Wholesale trade of durable goods is slowing, consistent with the slowdown in the overall economy. Wholesale trade of non-durable goods will end the year negative, in part due to the drag in falling petroleum and farm products prices.
The fortune of the automation sector is closely tied to the performance of the machinery markets. Unfortunately, the first half of 2015 has been a very difficult period for new orders in the machinery sector. Industrial machinery new orders have been in recession since January, with June’s 11.9 percent contraction (on an average annual basis) representing the worst performance in more than two years. However, the second quarter of the year was much better than the first—industrial machinery new orders rose 25.6 percent over the previous quarter, making the second quarter the second strongest on record, behind only post-recession 2009.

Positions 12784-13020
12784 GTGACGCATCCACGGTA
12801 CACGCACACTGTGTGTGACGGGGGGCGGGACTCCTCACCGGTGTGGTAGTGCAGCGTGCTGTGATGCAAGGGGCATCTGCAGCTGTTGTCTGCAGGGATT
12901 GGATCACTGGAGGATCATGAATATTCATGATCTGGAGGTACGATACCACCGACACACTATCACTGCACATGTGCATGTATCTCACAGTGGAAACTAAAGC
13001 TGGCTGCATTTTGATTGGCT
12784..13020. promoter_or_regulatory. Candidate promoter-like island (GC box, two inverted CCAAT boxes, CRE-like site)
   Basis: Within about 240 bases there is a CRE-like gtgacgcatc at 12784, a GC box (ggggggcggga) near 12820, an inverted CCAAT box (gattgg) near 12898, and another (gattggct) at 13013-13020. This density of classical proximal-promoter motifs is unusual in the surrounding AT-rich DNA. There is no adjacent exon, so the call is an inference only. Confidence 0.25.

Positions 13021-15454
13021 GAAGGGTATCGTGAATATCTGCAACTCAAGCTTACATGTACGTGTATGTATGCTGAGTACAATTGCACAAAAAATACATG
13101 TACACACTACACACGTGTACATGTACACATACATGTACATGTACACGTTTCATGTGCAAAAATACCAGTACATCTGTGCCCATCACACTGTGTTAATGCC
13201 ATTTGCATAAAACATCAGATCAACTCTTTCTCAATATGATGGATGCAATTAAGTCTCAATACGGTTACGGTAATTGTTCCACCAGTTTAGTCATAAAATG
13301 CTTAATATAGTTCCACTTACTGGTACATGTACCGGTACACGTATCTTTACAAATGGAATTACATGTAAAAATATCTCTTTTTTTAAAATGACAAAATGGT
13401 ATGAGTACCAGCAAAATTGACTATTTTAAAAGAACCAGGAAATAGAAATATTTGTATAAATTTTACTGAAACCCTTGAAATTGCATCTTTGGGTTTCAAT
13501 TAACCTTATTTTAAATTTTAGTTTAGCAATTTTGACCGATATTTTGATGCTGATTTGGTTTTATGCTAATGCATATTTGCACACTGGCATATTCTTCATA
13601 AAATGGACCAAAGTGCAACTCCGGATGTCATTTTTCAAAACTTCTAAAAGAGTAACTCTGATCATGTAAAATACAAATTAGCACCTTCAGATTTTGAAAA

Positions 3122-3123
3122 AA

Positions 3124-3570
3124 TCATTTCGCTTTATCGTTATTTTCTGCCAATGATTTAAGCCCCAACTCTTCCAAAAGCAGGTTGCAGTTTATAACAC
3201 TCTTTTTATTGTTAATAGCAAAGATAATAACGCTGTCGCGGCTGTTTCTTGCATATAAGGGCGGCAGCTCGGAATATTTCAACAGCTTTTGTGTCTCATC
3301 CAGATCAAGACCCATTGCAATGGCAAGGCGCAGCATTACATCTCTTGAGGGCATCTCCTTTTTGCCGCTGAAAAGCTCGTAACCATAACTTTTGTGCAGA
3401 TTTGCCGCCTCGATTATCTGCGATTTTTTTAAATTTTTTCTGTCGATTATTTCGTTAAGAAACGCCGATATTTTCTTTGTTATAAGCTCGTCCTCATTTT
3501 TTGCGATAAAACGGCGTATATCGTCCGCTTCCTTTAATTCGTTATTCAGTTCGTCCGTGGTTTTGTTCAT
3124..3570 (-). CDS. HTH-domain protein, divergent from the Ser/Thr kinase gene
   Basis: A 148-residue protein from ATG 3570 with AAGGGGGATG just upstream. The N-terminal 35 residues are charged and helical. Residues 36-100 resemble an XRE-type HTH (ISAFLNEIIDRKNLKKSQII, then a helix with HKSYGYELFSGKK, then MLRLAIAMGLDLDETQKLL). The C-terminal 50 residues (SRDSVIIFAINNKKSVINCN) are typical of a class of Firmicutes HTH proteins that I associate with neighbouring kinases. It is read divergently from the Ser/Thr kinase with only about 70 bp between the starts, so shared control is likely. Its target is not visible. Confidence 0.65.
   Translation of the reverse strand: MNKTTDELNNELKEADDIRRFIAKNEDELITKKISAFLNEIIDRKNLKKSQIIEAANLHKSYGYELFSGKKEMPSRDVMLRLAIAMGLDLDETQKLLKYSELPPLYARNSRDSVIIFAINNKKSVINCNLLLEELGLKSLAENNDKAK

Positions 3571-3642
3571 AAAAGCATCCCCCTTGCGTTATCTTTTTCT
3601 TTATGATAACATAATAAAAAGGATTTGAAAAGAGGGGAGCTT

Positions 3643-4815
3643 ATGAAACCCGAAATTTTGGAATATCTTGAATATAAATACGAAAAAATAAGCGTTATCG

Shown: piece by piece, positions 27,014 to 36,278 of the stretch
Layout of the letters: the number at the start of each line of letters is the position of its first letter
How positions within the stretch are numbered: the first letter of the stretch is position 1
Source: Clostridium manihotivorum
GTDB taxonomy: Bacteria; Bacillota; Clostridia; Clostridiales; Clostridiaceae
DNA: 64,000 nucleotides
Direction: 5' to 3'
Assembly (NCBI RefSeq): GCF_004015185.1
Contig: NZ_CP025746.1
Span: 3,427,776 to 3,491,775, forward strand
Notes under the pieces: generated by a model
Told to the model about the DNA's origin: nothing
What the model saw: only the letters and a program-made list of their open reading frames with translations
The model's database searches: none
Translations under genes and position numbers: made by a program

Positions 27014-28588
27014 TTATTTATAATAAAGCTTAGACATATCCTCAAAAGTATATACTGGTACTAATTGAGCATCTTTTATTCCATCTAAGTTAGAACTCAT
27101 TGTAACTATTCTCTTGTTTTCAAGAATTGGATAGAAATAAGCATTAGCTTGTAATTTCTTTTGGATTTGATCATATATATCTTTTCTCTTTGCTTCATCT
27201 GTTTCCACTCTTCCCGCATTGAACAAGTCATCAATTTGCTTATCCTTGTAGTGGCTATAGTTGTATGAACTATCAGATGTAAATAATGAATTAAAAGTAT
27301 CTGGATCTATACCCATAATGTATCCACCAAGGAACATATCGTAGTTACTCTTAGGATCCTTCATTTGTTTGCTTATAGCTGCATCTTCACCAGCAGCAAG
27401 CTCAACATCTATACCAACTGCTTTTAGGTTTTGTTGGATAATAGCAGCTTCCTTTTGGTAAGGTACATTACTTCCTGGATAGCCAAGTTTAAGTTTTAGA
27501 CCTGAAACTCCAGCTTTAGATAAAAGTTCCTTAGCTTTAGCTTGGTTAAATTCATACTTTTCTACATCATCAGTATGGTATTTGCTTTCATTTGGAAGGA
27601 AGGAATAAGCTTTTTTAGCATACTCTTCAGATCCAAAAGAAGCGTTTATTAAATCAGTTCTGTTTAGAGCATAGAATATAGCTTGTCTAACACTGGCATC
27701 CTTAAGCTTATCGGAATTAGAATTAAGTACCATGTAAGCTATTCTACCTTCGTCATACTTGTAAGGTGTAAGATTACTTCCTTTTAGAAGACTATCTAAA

New orders are up for construction (18.0 percent), material handling (10.6 percent), metalworking machinery (5.4 percent) and heating and air conditioning equipment (2.9 percent). However, mining is down 25.8 percent (annual basis), with no near-term upside momentum to speak of. ITR’s forecast calls for machinery new orders for all of 2015 to be 7.8 percent lower than the 2014 level. Rise will take hold in early 2016 and industry growth is expected to reach 9.2 percent for all of next year before slowing again in 2017.